Displaying flags from countries represented on the Troy Campus, Troy University students marched to the International Arts Center on Thursday night where they gathered to observe the United Nation’s International Day of Peace.
Established by the UN General Assembly in 1981, the International Day of Peace was created to strengthen the ideals of peace through observing 24 hours of non-violence and cease-fire throughout the world.
Thursday’s observance represented a collaborative effort between TROY’s International Student Cultural Organization (ISCO) and the International Arts Center.
“This International Day of Peace observance is an expression of Troy University’s pledge to be Alabama’s International University,” said Dr. Jay Valentine, ISCO advisor and faculty member in the Department of History and Philosophy. “It involves the coming together of students from around the state, around the country and around the world to uphold the flags of all nations in a symbolic act of peace.”
Students gathered on the Daniel Foundation of Alabama Plaza, surrounding the Peace Dove statue created by the artist Nall Hollis. Named Violata Pax, which translates to Wounded Peace, the dove, the symbol of peace, was created with one side of its head showing the scars and ravages of war.
“We are standing by Nall Hollis’ statue known as Violata Pax, which means Wounded Peace,” said Carrie Jaxon, Director and Curator of TROY’s International Arts Center. “I think it is very appropriate that we have this space to gather in to observe the International Day of Peace because this statue is representative of what we face in the world today. I look forward to collaborating with ISCO each year to hold this Peace Walk because I feel it is a beautiful expression of our collective desire for international peace. With more than 60 countries represented on our campus, it is such a wonderful gift to get to meet people from around the world.”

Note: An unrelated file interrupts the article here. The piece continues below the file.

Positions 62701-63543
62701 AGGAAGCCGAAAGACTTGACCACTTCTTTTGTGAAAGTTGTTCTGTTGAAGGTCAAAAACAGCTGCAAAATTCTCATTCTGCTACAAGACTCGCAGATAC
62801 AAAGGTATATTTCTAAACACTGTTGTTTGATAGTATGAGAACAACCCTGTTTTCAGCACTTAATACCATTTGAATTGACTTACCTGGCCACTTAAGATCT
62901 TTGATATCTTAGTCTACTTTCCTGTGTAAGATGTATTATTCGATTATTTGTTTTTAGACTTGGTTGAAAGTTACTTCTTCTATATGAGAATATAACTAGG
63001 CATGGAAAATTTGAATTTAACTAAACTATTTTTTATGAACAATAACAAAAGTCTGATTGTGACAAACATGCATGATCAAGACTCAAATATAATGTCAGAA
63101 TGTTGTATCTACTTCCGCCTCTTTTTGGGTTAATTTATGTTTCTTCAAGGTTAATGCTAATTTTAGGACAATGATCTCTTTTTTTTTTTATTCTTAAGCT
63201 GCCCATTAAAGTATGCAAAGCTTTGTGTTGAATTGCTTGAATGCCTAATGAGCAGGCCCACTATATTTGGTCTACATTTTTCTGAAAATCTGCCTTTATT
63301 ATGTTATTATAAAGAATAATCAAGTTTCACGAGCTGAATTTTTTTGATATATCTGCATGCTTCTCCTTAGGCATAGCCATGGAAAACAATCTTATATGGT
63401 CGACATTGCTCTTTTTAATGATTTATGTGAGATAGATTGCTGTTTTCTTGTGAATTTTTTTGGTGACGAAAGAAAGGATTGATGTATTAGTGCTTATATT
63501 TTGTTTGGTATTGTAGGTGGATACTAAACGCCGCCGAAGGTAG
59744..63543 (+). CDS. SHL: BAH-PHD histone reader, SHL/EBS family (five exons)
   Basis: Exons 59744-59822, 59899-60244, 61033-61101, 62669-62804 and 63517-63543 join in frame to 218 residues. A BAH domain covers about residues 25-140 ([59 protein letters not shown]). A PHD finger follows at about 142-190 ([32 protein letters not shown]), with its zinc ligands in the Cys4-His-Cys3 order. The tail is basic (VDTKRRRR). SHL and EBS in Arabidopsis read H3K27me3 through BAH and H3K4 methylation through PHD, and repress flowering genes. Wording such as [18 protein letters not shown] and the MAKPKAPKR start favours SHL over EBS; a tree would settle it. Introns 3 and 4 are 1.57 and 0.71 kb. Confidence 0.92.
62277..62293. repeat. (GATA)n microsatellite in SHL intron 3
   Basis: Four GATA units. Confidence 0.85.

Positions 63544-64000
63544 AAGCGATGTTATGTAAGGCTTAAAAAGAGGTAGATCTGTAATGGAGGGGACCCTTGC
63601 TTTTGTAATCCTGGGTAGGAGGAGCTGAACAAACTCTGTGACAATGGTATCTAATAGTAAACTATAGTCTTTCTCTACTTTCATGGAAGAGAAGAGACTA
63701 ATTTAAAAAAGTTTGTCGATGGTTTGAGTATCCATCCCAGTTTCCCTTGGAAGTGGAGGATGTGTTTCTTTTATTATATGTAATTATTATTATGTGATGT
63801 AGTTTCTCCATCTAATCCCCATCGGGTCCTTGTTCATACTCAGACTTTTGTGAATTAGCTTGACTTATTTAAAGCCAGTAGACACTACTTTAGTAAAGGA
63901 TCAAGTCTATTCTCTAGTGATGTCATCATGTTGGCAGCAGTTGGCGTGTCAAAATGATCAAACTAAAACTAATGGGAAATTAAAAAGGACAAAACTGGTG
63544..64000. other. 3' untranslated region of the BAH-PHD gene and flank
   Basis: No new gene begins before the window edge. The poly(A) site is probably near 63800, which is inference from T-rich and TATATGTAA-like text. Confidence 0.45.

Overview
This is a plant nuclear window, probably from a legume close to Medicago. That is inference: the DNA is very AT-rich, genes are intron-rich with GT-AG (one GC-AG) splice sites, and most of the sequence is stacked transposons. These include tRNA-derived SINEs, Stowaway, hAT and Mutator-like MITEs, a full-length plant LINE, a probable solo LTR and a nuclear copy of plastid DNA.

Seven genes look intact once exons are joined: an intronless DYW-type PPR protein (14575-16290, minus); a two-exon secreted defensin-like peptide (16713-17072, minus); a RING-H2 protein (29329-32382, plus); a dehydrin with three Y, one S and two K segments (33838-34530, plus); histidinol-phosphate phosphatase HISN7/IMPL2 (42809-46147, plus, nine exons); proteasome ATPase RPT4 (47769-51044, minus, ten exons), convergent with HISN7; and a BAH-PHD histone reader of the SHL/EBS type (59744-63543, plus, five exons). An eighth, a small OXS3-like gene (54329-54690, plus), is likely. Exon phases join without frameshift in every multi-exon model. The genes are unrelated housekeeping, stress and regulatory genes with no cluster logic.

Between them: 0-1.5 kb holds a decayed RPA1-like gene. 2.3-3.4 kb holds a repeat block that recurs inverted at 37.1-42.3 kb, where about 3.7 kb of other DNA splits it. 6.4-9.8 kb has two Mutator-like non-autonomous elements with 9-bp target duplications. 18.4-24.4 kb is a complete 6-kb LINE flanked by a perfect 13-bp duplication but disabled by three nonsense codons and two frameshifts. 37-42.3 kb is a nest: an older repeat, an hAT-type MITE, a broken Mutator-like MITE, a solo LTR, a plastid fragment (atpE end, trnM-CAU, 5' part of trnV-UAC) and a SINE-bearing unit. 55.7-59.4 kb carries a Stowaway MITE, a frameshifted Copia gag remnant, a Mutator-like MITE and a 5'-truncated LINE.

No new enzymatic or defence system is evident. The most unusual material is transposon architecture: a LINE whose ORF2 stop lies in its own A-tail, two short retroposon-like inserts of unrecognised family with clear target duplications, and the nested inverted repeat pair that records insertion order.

For Brianna Moore, ISCO President, the day holds a special place in her heart.
“This is a day where we celebrate our differences and accept each other for the flawed and beautiful humans that we are,” she said. “This day was established to remind us that we should strive for peace every day – peace within ourselves and peace with others. This year’s theme is Actions for Peace. This theme is a call to action that recognizes our individual and collective responsibilities to foster peace around the world. I believe for us to be able to act in the name of peace, we must first be aware. We must educate ourselves about the world we live in and why it is important to be catalysts for change and agents for peace. Educate yourself and you will see that the fight for peace doesn’t just occur on the International Day of Peace. The fight for peace is an ongoing battle.”
Sara Quiceno, a TROY student from Colombia, said peace can often be taken for granted for those who do not live in parts of the world where violence is a regular occurrence.
“As someone who comes from a place where violence is common and danger is everywhere, I have experienced what it is like to live in a place where there is no peace,” Quiceno said. “Peace is sometimes taken for granted, especially when we can wake up every morning go to class, get breakfast, meet with our friends, when people around the world may not have those same privileges. Peace starts with a small gesture, a small action that you put out into the world that can make someone’s day so much brighter. We are at an age where we can make a change. We are the future of our society, so it is important to be reminded that peace starts with us. If we do not make a change, who will?”
Jumin Kim, a TROY student from South Korea, urged the students gathered to take action to promote peace.
“I urge you to act. Take action within your current position and with the resources you have,” he said. “Contributing to peace is an achievable goal. Start within your family, your community, society and then country. By recognizing and empathizing with the suffering of others and extending a helping hand, you can make a difference. Just look around and find ways to assist others. By doing so, you are volunteering to make a meaningful contribution to true peace. Great contributions to peace can begin with you.”
The event concluded with the singing of John Lennon’s “Imagine,” performed by Quinton Cockrell, Associate Professor and Assistant Chair of Theatre and Dance.
Additional photos are available at: https://troyuniversity.photoshelter.com/galleries/C0000Qr7eGw68Uug/G0000VjQCjvJZ_Cc/20230921-International-Peace-Walk